Solar Panel Cost in Connecticut (2023 Local Savings Guide)

Here’s a quick look at the estimated cost of solar in Connecticut:

  • Average Cost Per Watt: $2.80
  • Cost of Average System: $15,540*
  • Cost of Energy Without Solar: $63,705
  • Payback Period: 8 Years**
  • Lifetime Savings of Going Solar: $42,705

*Average system size is calculated using data from the Energy Information Administration. This price is after tax credit.
**Payback period is calculated assuming the system is purchased in cash.

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Cost of Solar Panels in Connecticut in 2023

Most solar panel systems in Connecticut cost homeowners around $2.80 per watt, which is higher than the national average per-watt cost of $2.66. The majority of homeowners throughout the state require a 7.5-kW system to offset their electricity costs, which comes out to an average of $21,000 before the federal tax credit or $14,700 after it’s deducted. Despite a high per-watt price, this total cost in Connecticut is lower than the national average due to smaller system requirements than in most states.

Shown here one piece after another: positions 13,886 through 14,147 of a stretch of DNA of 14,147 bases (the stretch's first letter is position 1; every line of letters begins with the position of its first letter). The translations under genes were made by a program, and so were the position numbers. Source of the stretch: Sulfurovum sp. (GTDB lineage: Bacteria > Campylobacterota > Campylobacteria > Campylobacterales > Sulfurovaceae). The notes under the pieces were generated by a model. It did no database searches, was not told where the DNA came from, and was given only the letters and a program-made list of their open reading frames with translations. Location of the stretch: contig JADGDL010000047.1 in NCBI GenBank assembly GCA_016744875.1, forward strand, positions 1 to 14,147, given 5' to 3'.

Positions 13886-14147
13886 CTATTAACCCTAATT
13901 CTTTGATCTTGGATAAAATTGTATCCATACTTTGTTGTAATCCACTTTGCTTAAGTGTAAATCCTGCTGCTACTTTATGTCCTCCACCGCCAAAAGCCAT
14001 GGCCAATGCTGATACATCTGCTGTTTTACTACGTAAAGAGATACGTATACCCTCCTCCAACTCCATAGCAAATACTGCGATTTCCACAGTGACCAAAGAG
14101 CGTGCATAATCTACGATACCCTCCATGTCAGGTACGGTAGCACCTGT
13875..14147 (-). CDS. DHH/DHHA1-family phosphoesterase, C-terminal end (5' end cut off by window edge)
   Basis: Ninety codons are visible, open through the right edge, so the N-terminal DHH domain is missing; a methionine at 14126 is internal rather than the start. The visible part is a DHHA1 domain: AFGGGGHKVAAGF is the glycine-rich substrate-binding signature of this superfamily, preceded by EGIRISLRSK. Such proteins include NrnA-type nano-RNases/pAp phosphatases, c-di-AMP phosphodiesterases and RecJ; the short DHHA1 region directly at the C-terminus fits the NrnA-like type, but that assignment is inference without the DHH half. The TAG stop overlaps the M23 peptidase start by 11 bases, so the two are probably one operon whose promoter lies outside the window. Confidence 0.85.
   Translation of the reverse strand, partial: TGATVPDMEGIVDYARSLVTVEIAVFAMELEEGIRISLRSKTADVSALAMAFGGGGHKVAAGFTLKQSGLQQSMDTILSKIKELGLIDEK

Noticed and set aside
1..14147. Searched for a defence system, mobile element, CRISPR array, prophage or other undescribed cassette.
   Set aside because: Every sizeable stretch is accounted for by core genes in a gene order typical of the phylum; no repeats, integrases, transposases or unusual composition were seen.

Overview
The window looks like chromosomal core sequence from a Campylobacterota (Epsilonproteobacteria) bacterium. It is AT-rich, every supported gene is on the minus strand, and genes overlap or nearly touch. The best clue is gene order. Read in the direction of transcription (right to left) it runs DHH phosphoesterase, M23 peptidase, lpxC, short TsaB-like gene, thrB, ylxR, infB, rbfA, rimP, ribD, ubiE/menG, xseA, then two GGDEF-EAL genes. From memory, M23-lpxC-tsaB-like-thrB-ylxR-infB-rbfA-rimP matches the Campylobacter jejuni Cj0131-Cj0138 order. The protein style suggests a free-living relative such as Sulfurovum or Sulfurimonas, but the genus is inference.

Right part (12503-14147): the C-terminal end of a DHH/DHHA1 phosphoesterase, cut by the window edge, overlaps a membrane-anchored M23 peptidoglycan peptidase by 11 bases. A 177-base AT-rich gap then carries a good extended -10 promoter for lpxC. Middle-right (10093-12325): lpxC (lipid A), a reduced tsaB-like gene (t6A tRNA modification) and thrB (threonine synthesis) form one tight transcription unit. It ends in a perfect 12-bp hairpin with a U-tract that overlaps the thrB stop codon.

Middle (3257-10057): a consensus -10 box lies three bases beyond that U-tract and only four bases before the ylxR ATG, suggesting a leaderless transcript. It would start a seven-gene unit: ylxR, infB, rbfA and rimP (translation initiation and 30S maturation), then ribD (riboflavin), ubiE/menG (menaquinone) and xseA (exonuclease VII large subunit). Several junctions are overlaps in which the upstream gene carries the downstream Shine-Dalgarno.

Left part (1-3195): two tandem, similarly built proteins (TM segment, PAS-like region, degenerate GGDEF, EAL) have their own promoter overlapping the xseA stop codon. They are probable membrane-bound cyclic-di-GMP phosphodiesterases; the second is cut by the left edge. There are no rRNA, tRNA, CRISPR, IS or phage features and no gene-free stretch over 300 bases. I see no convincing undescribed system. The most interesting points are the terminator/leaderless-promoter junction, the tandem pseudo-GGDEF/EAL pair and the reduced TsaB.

Connecticut has some of the highest energy costs in the entire country, with the average homeowner paying $161 per month, according to the U.S. Energy Information Administration (EIA). The high electricity rates coupled with the state’s great net metering program make converting to solar energy an excellent investment for most Connecticut homeowners.

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SunPower by New York State Solar Farm

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  • Great warranty coverage
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Momentum Solar

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  • Great warranty coverage
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  • Slightly limited service offerings
  • Only available in 11 states